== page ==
The U.S. Navy announced this month that it had seized a ship laden with illegal weapons in the Persian Gulf that were likely bound for Houthi fighters in Yemen. It was the latest in a string of illicit weapons shipments seized in the region by naval forces and assessed by the U.S. to have originated in Iran.
Distributing illegal weapons is part of a pattern of destabilizing behavior by Iran that remains a challenge for the United States and its regional allies.
In testimony before Congress, Under Secretary of State for Political Affairs Thomas Shannon said the United States has been encouraged by Iran’s adherence so far to the commitments it had made under the nuclear deal with the P5+1 -- the JCPOA. But he noted that “profound differences” with Iran remain and continue to be addressed:
“Iran’s support for terrorist groups like Hezbollah, its assistance to the Assad regime in Syria, and to Houthi rebels in Yemen are at odds with core U.S. interest and pose fundamental threats to the region and beyond. That’s why we have retained our sanctions related to Iran’s destabilizing activities in the region including its support for terrorism.”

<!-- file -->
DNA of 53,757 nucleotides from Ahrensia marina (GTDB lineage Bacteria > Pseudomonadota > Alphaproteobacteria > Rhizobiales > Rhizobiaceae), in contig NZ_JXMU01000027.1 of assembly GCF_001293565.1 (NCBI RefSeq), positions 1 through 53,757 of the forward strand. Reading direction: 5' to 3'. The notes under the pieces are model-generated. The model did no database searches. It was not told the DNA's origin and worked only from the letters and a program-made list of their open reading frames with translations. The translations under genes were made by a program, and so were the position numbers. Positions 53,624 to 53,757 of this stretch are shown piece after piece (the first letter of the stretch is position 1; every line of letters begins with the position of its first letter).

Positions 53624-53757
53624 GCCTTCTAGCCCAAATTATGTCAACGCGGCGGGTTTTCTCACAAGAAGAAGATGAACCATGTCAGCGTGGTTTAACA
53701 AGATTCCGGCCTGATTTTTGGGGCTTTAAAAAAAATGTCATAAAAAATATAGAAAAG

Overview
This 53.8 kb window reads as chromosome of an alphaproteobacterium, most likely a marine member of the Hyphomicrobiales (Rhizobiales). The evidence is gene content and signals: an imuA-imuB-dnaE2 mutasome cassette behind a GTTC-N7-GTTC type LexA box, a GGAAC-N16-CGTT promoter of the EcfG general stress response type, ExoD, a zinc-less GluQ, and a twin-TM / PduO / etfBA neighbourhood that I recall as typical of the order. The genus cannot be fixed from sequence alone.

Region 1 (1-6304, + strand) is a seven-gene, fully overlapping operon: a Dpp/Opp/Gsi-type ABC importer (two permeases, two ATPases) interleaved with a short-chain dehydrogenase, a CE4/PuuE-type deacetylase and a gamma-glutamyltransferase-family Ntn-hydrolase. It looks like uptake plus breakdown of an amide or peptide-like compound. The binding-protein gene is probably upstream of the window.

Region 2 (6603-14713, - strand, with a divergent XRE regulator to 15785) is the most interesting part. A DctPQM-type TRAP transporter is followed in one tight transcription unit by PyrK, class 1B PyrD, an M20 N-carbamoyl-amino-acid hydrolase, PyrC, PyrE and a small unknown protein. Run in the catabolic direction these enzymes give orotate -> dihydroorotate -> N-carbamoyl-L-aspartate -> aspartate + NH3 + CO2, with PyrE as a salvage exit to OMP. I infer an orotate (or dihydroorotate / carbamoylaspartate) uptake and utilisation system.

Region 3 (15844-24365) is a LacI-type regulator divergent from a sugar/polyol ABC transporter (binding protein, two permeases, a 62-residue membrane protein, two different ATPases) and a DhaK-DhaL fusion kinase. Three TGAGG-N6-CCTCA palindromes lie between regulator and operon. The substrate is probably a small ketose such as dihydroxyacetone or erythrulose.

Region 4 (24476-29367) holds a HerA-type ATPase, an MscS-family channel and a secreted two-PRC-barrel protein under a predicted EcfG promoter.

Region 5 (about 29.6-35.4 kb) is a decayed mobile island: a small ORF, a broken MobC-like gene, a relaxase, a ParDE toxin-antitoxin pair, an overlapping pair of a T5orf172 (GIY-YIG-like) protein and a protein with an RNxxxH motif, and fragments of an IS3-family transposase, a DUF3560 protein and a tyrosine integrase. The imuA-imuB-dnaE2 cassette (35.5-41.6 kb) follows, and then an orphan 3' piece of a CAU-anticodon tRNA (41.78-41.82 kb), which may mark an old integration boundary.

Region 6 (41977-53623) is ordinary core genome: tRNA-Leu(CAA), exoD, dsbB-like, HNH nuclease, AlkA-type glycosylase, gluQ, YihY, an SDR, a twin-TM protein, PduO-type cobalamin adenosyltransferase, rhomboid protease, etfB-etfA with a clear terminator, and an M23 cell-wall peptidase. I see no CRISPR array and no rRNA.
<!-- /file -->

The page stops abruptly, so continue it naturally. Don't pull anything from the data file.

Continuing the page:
In addition, Under Secretary Shannon expressed concern over Iran’s attempts to develop increasingly capable ballistic missile systems and said the U.S. would use all available multilateral and unilateral tools to impede the development of Iran’s missile program.
Iran’s violations of the fundamental rights of its citizens were also cited by the Under Secretary, who noted that rights-related sanctions are not subject to relief under the JCPOA, and the U.S. continues to vigorously enforce these sanctions.
We call on Iran to prove to the world it wants to be a constructive member of the international community and contribute to peace and stability."
At a recent press conference in Bahrain, Secretary of State John Kerry urged Iran to change its destabilizing behavior. “We call on Iran,” said Secretary Kerry, “to prove to the world it wants to be a constructive member of the international community and contribute to peace and stability, and to help us end the war in Yemen, not prolong it; help us end the war in Syria, not intensify it, and help us to be able to change the dynamics of this region, which needs space to begin to breathe…[to]engage in full economic activity, put people to work, send people to school, do things other than constantly be caught up in the instability that comes with either sectarian or ideological extremism.”